How to find, hire, and onboard a successful community manager

Aug 6, 2021

Hiring a community manager is hard! It's an in-demand role that's also new, so there isn't a large pool of existing, proven candidates to pull from.

This week I'll answer:

  • When to hire a community manager
  • Where to find great candidates
  • What skills to look for
  • How to interview candidates
  • How to set them up for success
caption for image

Crucially, you should not hire a community manager on Day 1. In fact, you should hire one as late as possible (without spreading yourself too thin).

To build a successful community, it's important to be immersed in that community yourself. You should build individual relationships with as many members as possible in the early days, and maintain them. You'll find that this gives you a much deeper understanding of what your members want out of your community.

Providing what they want will cause them to be engaged, and this will send signals to new members when they join that your community is a high-value place and worth their time.

Eventually, you'll need to hire a community manager as the community grows too large and/or your time is spread too thin between varying responsibilities. At this point, you'll have developed a strong intuition for what your members will want in the future and can feel safe handing off the CM duties to a dedicated manager.

caption for image

Candidly, the best candidates probably aren't looking for a job. The community manager role is still new and, with only a small pool of “experienced” candidates, many companies are competing for the best community managers. With that said, there are some great places to look for candidates with relative consistency.

  • Community Managers -> It's common for community managers to run multiple communities and work part time. Think critically about whether your CM role is really a full-time workload. If it is, this is still the best path forward — you might just need to pay up a bit more to get them to move over to your community.
  • Community Club -> The largest, engaged community of community builders that I'm part of. There are tons of resources and potential recruits in here.
  • Consultants & Product Managers -> This one is a bit more controversial, and tougher to pull off. Both of these roles pay much better than most community manager roles currently do (I'd argue that CMs are underpaid), but they make use of frameworks that can be useful when setting community principles and governance structures.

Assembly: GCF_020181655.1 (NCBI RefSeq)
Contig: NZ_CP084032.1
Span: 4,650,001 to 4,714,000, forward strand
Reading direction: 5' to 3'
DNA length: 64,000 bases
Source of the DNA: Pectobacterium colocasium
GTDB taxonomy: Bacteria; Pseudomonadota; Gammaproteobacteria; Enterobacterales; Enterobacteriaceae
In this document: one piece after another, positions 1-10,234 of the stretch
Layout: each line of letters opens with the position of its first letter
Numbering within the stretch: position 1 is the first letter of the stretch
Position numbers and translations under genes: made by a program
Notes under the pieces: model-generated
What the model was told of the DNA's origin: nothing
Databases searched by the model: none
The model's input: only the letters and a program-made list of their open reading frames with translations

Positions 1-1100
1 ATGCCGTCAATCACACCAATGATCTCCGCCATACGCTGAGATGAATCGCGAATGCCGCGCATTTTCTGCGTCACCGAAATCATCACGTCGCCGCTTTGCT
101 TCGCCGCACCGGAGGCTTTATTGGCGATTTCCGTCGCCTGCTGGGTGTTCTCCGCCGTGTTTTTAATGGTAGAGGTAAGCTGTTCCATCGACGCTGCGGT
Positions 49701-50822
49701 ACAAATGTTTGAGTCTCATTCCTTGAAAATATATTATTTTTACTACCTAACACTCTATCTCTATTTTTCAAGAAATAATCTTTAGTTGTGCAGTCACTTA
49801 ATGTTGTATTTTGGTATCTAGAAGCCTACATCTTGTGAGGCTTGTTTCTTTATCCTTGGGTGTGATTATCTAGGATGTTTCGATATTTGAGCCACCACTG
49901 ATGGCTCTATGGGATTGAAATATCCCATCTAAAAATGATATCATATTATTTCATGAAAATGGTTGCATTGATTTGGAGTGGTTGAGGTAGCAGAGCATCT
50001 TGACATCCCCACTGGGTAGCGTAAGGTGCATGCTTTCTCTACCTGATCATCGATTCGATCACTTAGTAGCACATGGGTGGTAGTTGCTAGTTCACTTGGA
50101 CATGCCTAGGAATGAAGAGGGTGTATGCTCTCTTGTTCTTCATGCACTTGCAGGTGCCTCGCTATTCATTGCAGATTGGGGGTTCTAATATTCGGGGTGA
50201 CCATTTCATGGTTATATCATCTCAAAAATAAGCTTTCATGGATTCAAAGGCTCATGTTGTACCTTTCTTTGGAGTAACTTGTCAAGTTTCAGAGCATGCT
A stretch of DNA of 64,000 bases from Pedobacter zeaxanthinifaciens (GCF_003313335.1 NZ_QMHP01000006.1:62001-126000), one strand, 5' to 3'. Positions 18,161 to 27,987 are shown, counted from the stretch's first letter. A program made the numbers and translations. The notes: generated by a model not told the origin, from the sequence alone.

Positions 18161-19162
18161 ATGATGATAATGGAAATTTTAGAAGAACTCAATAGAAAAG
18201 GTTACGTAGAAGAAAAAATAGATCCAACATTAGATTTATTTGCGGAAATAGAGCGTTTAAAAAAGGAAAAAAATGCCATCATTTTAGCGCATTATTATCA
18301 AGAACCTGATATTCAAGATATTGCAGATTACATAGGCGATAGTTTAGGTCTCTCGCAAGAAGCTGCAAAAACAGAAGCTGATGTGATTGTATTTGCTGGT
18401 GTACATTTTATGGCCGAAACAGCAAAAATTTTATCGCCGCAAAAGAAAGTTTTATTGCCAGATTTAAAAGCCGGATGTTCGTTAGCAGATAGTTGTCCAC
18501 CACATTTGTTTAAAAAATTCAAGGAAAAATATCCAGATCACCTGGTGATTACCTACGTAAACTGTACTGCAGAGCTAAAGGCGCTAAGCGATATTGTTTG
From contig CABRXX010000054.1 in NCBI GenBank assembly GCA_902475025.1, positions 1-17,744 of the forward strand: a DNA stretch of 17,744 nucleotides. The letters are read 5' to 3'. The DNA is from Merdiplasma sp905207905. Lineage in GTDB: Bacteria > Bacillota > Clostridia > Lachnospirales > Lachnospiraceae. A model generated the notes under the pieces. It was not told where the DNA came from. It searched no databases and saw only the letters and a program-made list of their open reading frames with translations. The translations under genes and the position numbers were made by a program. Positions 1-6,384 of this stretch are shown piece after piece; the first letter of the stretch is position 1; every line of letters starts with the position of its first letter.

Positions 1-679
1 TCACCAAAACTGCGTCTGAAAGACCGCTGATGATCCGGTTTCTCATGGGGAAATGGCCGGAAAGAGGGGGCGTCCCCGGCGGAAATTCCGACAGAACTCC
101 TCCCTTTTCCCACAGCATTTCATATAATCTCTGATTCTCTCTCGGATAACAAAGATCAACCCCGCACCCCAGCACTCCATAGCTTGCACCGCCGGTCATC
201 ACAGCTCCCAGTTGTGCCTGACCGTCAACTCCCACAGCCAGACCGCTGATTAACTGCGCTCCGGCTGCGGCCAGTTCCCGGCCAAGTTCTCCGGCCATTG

• pallet.xyz job boards -> Pallet targets creators and communities who want to set up job boards. It's common to see community manager job postings on them and, since the boards are incredibly niche, it's likely that higher value candidates make use of them.
caption for image

Similar to product managers, the role of the community manager can vary between communities. For example, at Launch House, we have both physical and digital community manager responsibilities. We're a small team right now so responsibilities are shared, but as we grow we see those as distinctly different roles.

A candidate's pedigree will be less useful or informative, and you will have to rely more heavily on their traits and demonstrable skills. Here are some skills to look out for:

  • Personable: Having one person manage a diverse group of community members means a CM must be likeable and have the ability to authentically connect with your entire, varied group of members.
  • Detail oriented & responsive: Bringing an analytical skill set to the role helps a CM carefully communicate and network across multiple channels, understand what resonates, when and where to publish, what topics to cover and be quick to make changes when something doesn’t work.
  • Empathetic: CMs must be able to understand and empathize with where all sides are coming from when issues arise.